hen I grew up in the Bronx during the forties and the fifties we sure had our share ofcharacters. You found these "role" models in a variety of places.
During the early fifties we discovered pool. After spending time in Hess' Pool Room, located along the way of Jules Vernes' Journey to the Center of the Earth, below ground level on 167th Street between the Concourse and Walton Avenue, we discovered an above-ground pool room above a Bar and Grill on Jerome Avenue between 167th and 168th Streets. It had all of two pool tables, a house full of guys and a scoreboard listing all the baseball games being played that day. It really seemed odd to a group of fifteen-year-olds that no one was shooting pool. We began playing and after a few hours we were finished and asked what we owed. No one seemed to know. It was then we met Lurky. He set the price at a dime a player. It only took us a few weeks to realize he was a bookmaker and everyone else were the clients. We were just a bunch of kids that wanted to shoot pool cheaply. Lurky was a terrific guy. We would see him in the 167th Street cafeteria and he wouldn?t hesitate to pay for our coffee and breakfasts. Of course we kept going to the pool room - after all, the price was right - until it got raided and the police let us go with a warning that next time our parents would have to pick us up at the station house.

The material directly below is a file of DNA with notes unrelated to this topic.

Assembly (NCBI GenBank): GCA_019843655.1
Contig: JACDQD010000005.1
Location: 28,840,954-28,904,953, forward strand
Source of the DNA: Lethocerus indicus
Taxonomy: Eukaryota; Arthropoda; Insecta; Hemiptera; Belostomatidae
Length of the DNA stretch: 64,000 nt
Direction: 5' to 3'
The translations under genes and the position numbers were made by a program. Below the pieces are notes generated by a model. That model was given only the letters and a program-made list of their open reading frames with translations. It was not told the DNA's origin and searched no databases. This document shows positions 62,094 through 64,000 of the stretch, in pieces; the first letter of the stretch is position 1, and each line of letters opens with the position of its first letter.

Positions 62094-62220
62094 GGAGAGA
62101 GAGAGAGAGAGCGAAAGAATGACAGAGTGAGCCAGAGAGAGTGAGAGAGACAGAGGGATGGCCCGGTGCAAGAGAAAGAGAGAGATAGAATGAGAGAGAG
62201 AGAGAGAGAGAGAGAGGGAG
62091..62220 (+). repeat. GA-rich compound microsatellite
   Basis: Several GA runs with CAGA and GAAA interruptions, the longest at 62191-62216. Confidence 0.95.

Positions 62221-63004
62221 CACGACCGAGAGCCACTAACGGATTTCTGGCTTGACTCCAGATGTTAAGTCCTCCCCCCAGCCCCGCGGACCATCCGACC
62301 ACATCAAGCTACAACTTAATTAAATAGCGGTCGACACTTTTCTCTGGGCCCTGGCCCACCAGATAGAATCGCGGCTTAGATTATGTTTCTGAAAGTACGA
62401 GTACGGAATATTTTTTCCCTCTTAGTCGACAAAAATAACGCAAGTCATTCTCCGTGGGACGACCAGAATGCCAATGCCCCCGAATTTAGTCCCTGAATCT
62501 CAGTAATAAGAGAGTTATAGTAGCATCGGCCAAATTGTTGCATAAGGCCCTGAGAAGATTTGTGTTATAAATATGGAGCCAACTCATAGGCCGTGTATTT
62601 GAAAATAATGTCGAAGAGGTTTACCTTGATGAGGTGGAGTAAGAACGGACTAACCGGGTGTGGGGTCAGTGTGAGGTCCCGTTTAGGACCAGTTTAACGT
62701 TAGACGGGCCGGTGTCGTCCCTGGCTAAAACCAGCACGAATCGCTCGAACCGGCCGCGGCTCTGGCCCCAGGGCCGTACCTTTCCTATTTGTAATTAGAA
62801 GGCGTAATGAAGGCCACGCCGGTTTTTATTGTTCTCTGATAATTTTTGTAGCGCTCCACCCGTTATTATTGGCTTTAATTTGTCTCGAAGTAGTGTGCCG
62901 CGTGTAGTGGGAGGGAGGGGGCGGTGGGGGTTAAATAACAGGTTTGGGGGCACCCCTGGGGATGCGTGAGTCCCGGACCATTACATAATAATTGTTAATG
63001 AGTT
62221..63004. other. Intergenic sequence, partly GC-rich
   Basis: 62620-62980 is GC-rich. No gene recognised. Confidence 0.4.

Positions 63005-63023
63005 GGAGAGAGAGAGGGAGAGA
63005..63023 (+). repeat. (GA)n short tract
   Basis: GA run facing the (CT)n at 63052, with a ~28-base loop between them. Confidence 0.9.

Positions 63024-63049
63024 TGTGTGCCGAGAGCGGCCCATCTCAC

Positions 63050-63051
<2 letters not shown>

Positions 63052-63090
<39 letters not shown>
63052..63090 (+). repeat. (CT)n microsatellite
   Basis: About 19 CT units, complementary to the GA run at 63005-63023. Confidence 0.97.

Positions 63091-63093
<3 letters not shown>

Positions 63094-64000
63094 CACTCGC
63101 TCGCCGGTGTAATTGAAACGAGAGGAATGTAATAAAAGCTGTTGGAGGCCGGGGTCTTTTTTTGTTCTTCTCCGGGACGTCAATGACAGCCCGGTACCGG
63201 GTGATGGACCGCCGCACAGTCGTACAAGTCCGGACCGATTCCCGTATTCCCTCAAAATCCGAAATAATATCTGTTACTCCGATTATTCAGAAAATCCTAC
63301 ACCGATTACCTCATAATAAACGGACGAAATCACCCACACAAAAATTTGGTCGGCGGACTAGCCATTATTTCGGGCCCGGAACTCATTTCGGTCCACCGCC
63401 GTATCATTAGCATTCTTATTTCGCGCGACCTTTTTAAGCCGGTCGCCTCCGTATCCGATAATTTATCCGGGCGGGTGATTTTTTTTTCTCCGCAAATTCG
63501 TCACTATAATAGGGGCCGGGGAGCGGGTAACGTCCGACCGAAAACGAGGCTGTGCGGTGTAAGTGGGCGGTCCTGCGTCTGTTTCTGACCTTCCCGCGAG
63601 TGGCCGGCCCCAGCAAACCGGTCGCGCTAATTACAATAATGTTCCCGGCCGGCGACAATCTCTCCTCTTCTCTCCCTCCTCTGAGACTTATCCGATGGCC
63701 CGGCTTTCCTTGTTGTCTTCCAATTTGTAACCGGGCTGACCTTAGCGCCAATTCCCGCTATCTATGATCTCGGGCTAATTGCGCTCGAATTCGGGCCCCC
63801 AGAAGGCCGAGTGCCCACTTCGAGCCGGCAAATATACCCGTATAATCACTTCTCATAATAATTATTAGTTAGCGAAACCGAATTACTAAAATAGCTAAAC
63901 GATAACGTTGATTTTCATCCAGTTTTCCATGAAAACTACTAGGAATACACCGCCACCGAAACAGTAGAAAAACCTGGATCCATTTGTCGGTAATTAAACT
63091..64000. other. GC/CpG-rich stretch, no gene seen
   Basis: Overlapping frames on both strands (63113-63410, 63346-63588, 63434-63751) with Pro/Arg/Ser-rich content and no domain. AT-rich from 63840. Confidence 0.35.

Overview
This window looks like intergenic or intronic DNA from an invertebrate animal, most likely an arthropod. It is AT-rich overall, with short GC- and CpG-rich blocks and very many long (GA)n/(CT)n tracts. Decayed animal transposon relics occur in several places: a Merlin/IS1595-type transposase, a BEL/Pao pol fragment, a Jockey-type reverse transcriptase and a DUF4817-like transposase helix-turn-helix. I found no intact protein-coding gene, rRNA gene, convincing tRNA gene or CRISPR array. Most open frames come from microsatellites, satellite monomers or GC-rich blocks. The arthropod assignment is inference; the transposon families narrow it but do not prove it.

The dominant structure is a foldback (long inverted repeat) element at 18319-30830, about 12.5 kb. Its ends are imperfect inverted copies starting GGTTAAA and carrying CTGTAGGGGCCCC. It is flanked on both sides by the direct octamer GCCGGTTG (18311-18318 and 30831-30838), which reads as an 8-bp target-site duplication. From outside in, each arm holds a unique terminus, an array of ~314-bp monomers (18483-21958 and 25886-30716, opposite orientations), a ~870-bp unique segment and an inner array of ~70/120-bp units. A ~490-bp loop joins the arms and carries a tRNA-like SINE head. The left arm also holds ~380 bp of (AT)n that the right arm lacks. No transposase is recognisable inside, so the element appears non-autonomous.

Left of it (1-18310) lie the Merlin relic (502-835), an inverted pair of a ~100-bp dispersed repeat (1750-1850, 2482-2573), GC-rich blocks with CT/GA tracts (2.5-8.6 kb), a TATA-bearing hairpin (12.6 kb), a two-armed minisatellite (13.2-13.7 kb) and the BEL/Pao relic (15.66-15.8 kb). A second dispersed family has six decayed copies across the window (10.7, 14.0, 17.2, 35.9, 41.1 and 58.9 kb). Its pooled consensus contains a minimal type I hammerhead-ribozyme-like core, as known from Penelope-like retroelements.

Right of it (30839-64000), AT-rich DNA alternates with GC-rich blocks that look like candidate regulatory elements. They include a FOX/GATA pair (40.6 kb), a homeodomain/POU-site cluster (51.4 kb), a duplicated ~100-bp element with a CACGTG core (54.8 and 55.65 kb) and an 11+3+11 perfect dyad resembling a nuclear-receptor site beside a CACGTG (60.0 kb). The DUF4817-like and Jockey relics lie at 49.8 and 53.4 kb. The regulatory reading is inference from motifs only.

Meyer the Candystore owner was the first entrepreneuer I ever met. Actually, I didn't find out he was an entrepreneuer until I took economics in high school. If ever someone could "hustle" to make a buck it was Meyer. He would not only make you an egg cream but for a dollar he would pick up you car license plates or registration renewal. He would also cash your check and hold it for a day or two if you were short of cash. Need a ride to the Catskills, Meyer would either drive you himself or arrange a ride - for a fee, of course.
The bowling alley on 170th and Jerome had its share of local characters. "Nickels" and "Dimes", two brothers, hung out there. I haven't any idea how they got those nicknames other than "Nickels" was the smaller of the two. They were always pulling off some stunt. I remember when they arranged a race around the block. Down Jerome Avenue, up a side street to Cromwell Avenue to the end at 170th Street and back to the bowling alley on Jerome. It seemed simple except for one small problem: one of the runners was skinny and the other fat. So, in the same manner in which horses were handicapped, since money was to be bet on the race, the lighter of the two had to carry a couple of duck pin bowling balls in a knapsack on his back. I'm still rolling on the floor everytime I think of the small thin guy trying to run with the dead weight of the bowling balls on his back.
Then there was the famous Jake the Pickleman, known by all in the West and East Bronx. To buy a pickle and sauerkraut from Jake was an experience. You made sure to act quietly and avoid eye contact lest he call you a "gypsy" and refuse to sell you any of his wares. Not getting the product would be bad enough, but being yelled at and cursed was the worst. You know the kind of curses: "All your teeth should fall out and the one that's left should have an abcess...". Of course, watching his wife dip her hands in the pickle barrels with her diamond rings was an experience. Perhaps we should clean our diamonds with pickle juice. Jake was the most intimidting man I ever met. He prepared me to meet the world head on. Of course, I often suggested to my mother that she send my brother for the pickles instead of me. I guess as a teenager I just wasn't ready to meet the world "head on"...